Sergio Marchionne’s UWindsor visit leaves impression on engineering students

When you meet with an executive at the helm of one the largest automakers in the world, you expect him to mainly talk shop.

At least that’s what a group of automotive engineering students expected when they had a chance to spend time with Fiat Chrysler Automobiles CEO Sergio Marchionne on Nov. 17 at the University of Windsor. Instead, Dr. Marchionne fondly recalled his days as a UWindsor business student and told the eager graduate students in the Windsor-Torino-FCA exchange program to slow down and enjoy this “intellectually stimulating” part of their lives.

“You need to be much wider. Experience as much as you can,” Dr. Marchionne said, stressing the importance of literature, philosophy and music. “Without them you’re dry.”

Marchionne met with a small group of engineering students during a tour of the Ed Lumley Centre for Engineering Innovation after delivering a keynote at the annual UWindsor Georgie-Odette Leadership Symposium.

Benedetto Giubilato, a Sicilian student who has one year left in the UWindsor-Politecnico di Torino dual degree automotive master’s program, said he was interested in learning about Marchionne’s experience as a student.

“He said you have to build your character and you have to build it with many bricks — not just engineering,” Giubilato said. “I mean, if Sergio Marchionne told me, it means it works.”

Marchionne, a dual Canadian-Italian citizen, completed an MBA and a BCom at UWindsor. He is a barrister, solicitor and chartered accountant who majored in philosophy and also received an honorary Doctor of Laws from UWindsor.

“I spent the best years of my life at this school,” Marchionne said about his time on the UWindsor campus.

Marchionne began his professional career in 1983 at Deloitte & Touche. When Giubilato asked him how his life changed when he entered the workforce, the room erupted with laughter.

“Enjoy this place; I mean that sincerely,” Marchionne told them. “Make the best of it. You will remember this very fondly.”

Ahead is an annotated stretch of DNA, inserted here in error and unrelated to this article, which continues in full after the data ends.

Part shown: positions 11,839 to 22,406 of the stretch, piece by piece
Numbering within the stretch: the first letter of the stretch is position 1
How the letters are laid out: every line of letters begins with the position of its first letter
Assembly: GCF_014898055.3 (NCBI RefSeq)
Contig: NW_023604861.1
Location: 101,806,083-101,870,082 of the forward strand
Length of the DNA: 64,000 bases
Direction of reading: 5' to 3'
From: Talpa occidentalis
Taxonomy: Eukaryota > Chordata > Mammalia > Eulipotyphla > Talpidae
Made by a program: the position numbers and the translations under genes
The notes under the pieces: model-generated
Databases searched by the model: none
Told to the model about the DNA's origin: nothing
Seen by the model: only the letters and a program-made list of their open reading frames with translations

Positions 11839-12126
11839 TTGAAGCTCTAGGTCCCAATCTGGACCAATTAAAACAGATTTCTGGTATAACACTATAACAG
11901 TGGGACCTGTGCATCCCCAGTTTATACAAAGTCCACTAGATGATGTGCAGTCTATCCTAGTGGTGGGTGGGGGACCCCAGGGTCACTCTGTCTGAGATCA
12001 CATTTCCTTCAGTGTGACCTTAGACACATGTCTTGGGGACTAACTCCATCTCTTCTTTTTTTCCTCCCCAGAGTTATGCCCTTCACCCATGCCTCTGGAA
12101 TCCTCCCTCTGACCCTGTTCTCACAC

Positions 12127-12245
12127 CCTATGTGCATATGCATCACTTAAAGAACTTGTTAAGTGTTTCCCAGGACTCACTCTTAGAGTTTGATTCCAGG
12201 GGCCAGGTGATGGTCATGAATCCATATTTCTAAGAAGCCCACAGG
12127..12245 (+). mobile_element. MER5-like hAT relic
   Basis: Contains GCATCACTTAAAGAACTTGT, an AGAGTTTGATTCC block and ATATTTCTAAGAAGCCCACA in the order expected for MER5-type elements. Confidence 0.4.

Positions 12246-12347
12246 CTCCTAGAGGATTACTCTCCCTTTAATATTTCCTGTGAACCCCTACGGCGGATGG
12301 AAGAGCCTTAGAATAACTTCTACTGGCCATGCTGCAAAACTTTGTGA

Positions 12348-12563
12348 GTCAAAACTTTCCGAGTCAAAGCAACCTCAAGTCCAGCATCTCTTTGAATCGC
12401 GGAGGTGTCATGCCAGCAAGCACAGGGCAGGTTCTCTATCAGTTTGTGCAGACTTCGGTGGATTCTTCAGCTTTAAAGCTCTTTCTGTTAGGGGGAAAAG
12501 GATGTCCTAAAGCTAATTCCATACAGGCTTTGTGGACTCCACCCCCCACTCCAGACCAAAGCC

In 2011, Marchionne helped establish the Windsor-Torino exchange program, a first-of-its-kind joint degree agreement that allows students to complete two master’s degrees from UWindsor and the Politecnico di Torino in Italy while contributing to cutting-edge research and development projects at FCA.

“The Torino program had a huge influence on my life,” said Ashley Lehman, who landed a job as a studio engineer at FCA US LLC headquarters in Auburn Hills after graduating. “When I was looking for a master’s program, I wanted to do something that was specifically paired with a real company because you get that actual experience.”

Completing part of the program in Italy helped too. Lehman said now, some of her best friends are fellow graduates. In addition to exploring Italy, Lehman said they ventured to Greece, Barcelona, London and even Dublin for a St. Patrick’s Day parade.

“It’s unbelievable,” said Stefan Tojcic, who is months away from completing the program. “The opportunity you have when you work with such a big industrial partner is not only the resources available to you, but the people involved — people in multiple fields of engineering who have more than 20 years of experience. You can’t put a price on that.”

During his placements at FCA, Tojcic said he sharpened his communication skills and felt like he was contributing to “valuable work.”

As for his next career move, Tojcic said he’ll follow Marchionne’s lead.

“He made me realize that I’m rushing to finish,” Tojcic said. “I probably should slow down a little bit and enjoy it while it’s lasting.”